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Testing effective treatments as potential preventions

Contributed by Joshua Grill, PhD

Since Wednesday’s announcement by Eisai and Biogen of positive topline Phase 3 results for their treatment lecanemab in early Alzheimer’s disease, the field has been markedly aligned. Most agree that we need to see the data but that this seems to be a clear win and an important step in a positive direction.

Some debates have begun, and more will happen, about the size and meaning of the win—that is, the size of the drug’s disease-slowing effects and the clinical meaningfulness. These debates will be extremely important but will take time.

Joshua Grill, PhD

Combined with recently published data for another monoclonal antibody, Eli Lilly’s donanemab, the results seem important for another reason. It is increasingly clear that for these treatments to work best, they need to be started early in disease. Thankfully the field is engaged in prevention trials of promising monoclonal antibodies that are currently recruiting people with no memory problems at all, including the AHEAD study that features Eisai’s lecanemab and is enrolling at UCI MIND.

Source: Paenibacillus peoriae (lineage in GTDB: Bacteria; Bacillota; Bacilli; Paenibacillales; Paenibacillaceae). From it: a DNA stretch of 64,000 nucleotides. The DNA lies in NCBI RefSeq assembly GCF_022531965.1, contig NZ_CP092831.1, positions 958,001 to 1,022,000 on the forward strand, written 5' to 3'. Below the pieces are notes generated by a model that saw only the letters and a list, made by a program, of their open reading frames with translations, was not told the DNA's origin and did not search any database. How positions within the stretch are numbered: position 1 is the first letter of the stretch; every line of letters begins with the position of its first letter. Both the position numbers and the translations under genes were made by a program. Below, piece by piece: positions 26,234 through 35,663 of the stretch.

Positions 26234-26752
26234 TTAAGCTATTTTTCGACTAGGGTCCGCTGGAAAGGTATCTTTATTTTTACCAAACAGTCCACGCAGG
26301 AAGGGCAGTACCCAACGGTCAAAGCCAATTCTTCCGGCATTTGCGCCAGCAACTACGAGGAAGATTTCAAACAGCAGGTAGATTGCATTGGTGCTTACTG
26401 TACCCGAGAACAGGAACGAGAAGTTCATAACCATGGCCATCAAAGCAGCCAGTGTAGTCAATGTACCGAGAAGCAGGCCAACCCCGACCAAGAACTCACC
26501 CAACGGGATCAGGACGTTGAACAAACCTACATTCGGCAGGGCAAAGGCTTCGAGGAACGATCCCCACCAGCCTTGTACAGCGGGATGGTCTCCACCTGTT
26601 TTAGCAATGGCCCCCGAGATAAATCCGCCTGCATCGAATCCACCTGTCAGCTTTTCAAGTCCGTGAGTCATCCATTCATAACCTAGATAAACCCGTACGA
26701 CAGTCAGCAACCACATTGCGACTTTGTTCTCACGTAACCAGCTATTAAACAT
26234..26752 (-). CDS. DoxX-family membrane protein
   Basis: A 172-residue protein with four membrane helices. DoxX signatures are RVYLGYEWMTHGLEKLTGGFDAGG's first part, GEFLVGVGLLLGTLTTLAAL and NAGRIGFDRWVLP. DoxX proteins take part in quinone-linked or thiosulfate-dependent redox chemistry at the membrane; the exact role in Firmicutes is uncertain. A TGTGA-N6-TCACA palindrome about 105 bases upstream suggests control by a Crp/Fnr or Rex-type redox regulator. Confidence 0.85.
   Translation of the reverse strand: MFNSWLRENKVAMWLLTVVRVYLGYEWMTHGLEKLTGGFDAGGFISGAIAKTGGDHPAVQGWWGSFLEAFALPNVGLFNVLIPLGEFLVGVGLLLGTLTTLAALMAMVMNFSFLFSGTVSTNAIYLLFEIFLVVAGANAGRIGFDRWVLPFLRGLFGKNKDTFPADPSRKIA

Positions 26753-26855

Trials such as the AHEAD Study test an important hypothesis—that lowering amyloid levels in the brain before symptoms even begin can delay or even prevent their onset. Starting treatments as early as possible aims to slow disease when damage is minimal, and at a time when even small effects could produce large long-term benefits.

Another landmark study of an ant-amyloid antibody as a potential prevention, the A4 Study, is set to conclude in the coming months and announce results early next year. The A4 Study is testing solanezumab, an antibody that works differently from lecanemab. The A4 study has had many dedicated volunteers at UCI MIND, now for many years, who are committed to helping answer these important questions.

It is an exciting time—hopefully the dawn of an era where we can transform the way we treat, diagnose, and even think about Alzheimer’s disease. There is much to work that still needs to be done, however. The faculty and staff of UCI MIND are poised to contribute significantly to this work, and to help share these exciting results with the public.